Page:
We have the same problems in our area with Amish kids. Their parents want to stick to the "old ways," but the kids are sneaking out at night and changing into short-shorts and jeans and running the streets of the nearby towns. The rate of Amish kids leaving is high, and one Amish girl my son knows ran away and started stripping.

        Like the Amish, many tribes are living in the past and trying to force their youth to adapt the old ways.

        That's not going to ever work. Get the kids off the reservation and mainstream them. Their lives are too valuable to waste.

        1. Niteriter profile image61
          Niteriterposted 11 years agoin reply to this

          I think the best way for you to accomplish that end, Howard, is to change the way you speak. And that probably needs to be preceded by the way you think.

          Both Canada and The US have immigrant societies that are encouraged to celebrate their ethnic cultures, and some of that encouragement comes in the form of government money. The least we can do for the bloodied First Nations people is to offer them the same courtesy. Arrogantly advising them to "assimilate' offers little to ease the pain of their suffering.

          Maybe listening to a Native American speak might help you sound less heartless the next time you offer and idea to effect his betterment.

          1. profile image0
            HowardBThinameposted 11 years agoin reply to this

            That's all well and fine, Niteriter, but that's exactly what they've been doing for over a century and, if you read grinnin's post, you'll find that they're worse off now than ever before.

            Why can they not embrace their heritage while leading productive and healthy lives?

            Whereas I want to empower them - you seem to want to shove them back on the reservation. ???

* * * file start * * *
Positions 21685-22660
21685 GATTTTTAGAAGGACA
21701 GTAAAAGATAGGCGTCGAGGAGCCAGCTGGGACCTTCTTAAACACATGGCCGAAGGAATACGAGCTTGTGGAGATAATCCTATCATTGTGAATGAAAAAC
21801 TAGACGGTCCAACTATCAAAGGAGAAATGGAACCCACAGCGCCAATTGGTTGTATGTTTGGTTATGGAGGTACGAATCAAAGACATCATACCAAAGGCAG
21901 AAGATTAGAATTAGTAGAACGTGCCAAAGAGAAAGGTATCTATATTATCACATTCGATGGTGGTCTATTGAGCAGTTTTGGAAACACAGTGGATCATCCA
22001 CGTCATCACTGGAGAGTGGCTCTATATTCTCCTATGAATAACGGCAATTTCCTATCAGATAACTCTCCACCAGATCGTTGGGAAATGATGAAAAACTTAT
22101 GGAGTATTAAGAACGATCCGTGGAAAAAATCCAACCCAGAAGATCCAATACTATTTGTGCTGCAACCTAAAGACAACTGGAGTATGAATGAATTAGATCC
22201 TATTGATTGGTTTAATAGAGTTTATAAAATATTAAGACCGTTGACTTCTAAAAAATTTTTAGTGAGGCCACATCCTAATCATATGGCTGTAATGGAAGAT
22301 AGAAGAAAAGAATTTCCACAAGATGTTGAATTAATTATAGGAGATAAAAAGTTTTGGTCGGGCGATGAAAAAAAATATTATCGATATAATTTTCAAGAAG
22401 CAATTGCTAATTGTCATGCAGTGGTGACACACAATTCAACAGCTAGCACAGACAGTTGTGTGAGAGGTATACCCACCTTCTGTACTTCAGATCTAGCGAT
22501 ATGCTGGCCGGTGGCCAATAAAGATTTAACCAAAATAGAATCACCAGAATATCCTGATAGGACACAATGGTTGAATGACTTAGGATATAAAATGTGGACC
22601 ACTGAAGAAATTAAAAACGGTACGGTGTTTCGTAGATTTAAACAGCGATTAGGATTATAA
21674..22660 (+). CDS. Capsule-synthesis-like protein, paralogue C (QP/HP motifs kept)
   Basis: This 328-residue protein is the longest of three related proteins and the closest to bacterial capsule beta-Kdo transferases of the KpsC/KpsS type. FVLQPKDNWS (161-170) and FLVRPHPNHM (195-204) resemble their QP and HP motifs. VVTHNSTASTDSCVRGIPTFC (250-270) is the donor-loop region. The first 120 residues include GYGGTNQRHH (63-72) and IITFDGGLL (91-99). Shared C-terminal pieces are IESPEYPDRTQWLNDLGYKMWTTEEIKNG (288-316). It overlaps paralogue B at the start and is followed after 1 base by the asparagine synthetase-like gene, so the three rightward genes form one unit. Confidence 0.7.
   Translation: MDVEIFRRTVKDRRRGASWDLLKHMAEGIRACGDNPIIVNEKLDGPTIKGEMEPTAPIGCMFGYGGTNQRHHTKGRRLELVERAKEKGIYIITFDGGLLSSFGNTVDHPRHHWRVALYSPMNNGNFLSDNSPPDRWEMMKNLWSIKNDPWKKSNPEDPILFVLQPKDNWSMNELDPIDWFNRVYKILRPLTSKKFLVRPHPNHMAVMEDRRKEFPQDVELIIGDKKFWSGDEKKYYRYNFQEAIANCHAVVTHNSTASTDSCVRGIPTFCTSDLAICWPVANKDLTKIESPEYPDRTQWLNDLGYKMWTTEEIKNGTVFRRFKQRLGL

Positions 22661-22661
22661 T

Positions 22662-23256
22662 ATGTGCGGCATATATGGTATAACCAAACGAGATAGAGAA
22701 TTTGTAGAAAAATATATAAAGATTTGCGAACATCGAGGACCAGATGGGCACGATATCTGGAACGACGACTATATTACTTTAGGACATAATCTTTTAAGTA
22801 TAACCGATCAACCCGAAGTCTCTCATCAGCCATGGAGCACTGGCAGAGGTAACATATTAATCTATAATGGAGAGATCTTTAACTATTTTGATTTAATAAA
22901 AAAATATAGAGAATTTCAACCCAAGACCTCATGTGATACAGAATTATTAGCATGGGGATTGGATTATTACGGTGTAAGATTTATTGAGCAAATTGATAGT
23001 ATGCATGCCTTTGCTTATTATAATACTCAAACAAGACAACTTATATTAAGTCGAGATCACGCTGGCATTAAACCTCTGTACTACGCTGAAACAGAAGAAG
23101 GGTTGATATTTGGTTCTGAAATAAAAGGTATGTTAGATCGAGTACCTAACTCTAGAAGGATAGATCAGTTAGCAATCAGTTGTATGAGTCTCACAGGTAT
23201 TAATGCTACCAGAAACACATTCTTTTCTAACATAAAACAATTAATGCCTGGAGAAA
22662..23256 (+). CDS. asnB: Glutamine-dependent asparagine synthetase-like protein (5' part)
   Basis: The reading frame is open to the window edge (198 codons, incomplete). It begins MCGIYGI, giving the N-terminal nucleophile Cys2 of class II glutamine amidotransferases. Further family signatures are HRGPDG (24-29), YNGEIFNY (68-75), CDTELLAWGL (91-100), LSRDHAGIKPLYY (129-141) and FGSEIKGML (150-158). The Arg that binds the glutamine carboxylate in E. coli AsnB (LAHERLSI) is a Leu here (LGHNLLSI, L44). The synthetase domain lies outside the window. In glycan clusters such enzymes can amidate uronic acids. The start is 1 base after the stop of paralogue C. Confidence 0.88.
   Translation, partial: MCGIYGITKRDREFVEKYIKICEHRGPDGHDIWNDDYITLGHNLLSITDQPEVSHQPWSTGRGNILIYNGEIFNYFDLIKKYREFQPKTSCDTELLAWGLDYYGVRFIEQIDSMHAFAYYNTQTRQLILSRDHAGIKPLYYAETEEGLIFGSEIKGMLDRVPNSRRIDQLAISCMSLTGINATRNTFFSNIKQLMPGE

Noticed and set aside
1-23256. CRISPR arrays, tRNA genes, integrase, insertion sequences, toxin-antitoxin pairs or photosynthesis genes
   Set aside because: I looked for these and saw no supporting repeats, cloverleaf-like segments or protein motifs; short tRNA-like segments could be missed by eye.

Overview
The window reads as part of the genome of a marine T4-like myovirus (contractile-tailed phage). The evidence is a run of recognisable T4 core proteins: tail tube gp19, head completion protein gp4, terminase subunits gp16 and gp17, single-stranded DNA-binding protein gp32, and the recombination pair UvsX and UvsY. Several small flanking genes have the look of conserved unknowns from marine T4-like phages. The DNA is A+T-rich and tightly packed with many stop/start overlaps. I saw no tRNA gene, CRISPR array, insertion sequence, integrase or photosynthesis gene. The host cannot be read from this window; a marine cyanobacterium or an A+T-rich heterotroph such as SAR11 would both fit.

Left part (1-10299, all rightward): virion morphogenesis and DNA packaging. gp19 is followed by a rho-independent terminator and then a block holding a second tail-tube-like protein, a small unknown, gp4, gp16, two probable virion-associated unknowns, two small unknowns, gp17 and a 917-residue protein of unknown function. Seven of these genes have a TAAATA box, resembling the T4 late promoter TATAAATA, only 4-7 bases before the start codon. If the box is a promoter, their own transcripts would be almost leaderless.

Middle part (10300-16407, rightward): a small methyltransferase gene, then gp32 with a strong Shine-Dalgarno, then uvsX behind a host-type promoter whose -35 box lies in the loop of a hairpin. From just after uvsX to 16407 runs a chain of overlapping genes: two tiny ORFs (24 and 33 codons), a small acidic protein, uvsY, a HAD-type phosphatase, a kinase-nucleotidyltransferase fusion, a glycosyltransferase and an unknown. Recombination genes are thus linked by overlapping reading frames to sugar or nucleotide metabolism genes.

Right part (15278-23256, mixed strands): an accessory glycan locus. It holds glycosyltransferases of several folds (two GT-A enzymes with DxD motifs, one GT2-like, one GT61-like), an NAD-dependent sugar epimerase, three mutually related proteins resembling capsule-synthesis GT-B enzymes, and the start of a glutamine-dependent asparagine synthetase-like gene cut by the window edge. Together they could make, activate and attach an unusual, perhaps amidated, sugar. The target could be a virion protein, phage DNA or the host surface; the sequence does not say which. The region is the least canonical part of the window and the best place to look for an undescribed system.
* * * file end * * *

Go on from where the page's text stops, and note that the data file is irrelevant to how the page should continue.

1. Niteriter profile image61
              Niteriterposted 11 years agoin reply to this

              I am speaking from the perspective of First nations people in Canada. I'm not as familiar with the efforts to deal with the issue in the US.

              The objective is certainly not to "shove them back on the reservation." The objective is to integrate them into general society. However, that objective will not be met if general society refuses to take the time to learn the First Nations' point of view.

              Some of my Native friends are professionals who have devoted their lives to finding a solution. Each suicide, and there are far too many suicides, is a matter of deep personal loss and grief to them. Progress is difficult when general society is continually forcing a "solution" down the throats of their people who do not see that approach as help.

  5. Dame Scribe profile image60
    Dame Scribeposted 11 years ago

    I agree smile hope itself can be healing too. I think N American aboriginals and governments have quite the  dysfunctional relationship lol but letting us run our own affairs is improving (somewhat) since it's only the one's at 'ground zero' who will know what's needed, least in Canada. Gov't has to correct existing issues and stop trying to 'govern' in a culture that has nothing to do with them, but will return respect when given.  I guess people can learn through observation of that relationship with Aboriginals and gov't but negative propaganda through communication outlets, past and present, don't help matters and only helps perpetuate racism hmm

    1. grinnin1 profile image68
      grinnin1posted 11 years agoin reply to this

      I don't think that the general population has learned about that relationship, maybe because it doesnt affect them, maybe because they don't care. The government has been unbelieveably slow to learn the concept of respect within the Native culture, it's the same thing that was being said 150 years ago. With all of the human rights, equal rights, and social evolution the U.S. has gone through the past half century, it seems hard to believe there hasn't been more progress made.

  6. dahoglund profile image73